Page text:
RELS222 - Magic and Sorcery in Medieval Jewish and Christian Cultures
Spring 2013 Topic: Magic and Sorcery in Medieval Jewish and Christian Cultures Magical beliefs, practices, and texts were widespread in Europe during the Middle Ages, forming an important, but often overlooked, aspect of contemporary Jewish and Christian cultures. In this seminar, we will explore the historical evidence for Christian and Jewish magical traditions, including their sources and development, the integration of magic into diverse aspects of medieval culture, and the condemnation and persecution of those accused of sorcery. In exploring these traditions, we will pay special attention to the points of intersection between Christian and Jewish magic, which will help us understand different forms of interactions and relations between medieval Christians and Jews. Students in this seminar will learn to read medieval treatises of magic as products of a particular time and place, to recognize the particular rationality underlying magical beliefs, and to assess the relationship between magic, science, and religion in medieval thought. No prior background is necessary, and all readings will be in English. Katelyn Mesler (Ph.D. in Religious Studies, Northwestern University) is a historian of medieval Europe, with particular interests in Jewish-Christian relations, the history of science and medicine, magical beliefs and practices, apocalyptic thought, mysticism, heretical movements, and angelology. Her research has taken her to manuscript collections throughout the U.S., Italy, France, England, and Israel, where she has investigated unpublished texts and discovered long-lost sources. This year, Katelyn is a fellow at the Katz Center for Advanced Judaic Studies; afterwards, she will begin a research fellowship at the Hebrew University of Jerusalem.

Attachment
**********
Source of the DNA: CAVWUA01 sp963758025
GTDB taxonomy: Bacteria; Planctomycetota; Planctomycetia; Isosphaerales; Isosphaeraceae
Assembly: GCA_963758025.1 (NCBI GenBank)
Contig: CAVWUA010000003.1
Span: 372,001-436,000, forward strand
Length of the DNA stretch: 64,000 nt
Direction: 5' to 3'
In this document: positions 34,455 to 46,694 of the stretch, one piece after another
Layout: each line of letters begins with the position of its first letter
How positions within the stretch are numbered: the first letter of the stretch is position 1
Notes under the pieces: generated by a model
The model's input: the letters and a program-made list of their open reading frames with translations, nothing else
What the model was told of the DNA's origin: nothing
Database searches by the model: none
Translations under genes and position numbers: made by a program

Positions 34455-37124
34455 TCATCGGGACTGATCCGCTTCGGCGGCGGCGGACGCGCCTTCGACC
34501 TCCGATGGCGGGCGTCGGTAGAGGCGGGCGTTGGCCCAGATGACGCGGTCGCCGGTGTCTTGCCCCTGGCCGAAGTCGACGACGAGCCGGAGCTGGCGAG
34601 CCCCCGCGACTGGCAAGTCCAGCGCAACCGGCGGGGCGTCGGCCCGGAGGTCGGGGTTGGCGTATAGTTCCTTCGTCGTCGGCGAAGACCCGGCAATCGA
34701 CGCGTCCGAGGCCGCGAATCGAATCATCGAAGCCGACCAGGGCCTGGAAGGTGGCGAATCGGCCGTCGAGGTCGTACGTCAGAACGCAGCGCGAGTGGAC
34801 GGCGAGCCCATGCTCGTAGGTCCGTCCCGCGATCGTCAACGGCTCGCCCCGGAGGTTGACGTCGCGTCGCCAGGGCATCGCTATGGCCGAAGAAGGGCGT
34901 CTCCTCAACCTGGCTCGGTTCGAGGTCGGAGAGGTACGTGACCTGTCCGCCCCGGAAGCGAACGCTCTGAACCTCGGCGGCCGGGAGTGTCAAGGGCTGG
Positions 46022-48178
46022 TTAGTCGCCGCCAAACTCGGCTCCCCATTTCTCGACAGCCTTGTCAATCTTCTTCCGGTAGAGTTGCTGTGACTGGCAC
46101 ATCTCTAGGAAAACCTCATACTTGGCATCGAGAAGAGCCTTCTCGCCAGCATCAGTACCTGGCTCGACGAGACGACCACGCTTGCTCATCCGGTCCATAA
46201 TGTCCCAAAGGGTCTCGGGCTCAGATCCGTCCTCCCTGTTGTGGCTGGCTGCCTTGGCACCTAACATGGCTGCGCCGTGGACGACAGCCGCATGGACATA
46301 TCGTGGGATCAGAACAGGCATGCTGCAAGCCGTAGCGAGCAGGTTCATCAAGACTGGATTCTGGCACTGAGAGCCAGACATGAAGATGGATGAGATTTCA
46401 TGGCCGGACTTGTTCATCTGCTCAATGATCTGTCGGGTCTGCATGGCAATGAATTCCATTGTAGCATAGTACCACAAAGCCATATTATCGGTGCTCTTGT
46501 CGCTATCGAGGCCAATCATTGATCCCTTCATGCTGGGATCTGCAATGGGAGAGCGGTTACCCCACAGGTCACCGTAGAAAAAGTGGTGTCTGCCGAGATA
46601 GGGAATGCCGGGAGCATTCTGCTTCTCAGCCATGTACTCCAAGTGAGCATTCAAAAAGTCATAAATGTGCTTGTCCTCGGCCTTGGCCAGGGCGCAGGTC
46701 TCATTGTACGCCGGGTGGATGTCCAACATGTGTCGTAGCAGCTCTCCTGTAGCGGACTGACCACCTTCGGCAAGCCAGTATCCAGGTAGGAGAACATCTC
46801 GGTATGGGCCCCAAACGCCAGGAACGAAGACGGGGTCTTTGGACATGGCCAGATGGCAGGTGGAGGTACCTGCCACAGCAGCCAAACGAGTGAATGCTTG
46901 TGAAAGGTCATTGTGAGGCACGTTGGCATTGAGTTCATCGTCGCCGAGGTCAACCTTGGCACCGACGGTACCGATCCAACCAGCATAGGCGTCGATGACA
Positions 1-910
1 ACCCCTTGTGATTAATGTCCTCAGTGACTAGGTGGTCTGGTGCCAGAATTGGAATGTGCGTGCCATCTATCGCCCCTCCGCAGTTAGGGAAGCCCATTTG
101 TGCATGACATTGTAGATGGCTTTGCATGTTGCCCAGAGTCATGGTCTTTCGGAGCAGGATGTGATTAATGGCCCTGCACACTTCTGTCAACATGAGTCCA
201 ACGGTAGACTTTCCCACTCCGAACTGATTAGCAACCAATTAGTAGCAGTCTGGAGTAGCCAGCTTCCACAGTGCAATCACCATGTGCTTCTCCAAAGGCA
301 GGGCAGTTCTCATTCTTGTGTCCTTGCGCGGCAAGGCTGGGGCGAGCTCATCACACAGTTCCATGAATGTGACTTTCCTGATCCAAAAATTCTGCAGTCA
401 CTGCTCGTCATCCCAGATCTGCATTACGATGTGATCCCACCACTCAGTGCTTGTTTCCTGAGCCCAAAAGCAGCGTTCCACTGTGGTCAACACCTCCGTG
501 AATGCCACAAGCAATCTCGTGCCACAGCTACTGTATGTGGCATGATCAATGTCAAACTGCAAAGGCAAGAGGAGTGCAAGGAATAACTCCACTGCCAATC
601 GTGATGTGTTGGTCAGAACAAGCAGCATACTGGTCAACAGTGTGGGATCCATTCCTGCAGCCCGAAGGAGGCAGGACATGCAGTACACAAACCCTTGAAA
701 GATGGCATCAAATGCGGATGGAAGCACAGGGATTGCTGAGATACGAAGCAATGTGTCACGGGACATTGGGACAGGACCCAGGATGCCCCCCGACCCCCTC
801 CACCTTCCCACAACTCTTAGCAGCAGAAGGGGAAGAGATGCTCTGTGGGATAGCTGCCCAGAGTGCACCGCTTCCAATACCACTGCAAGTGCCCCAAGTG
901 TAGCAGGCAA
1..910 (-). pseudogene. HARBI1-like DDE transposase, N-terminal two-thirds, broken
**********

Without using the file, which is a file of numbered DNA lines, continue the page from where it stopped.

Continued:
Section 401 - SEM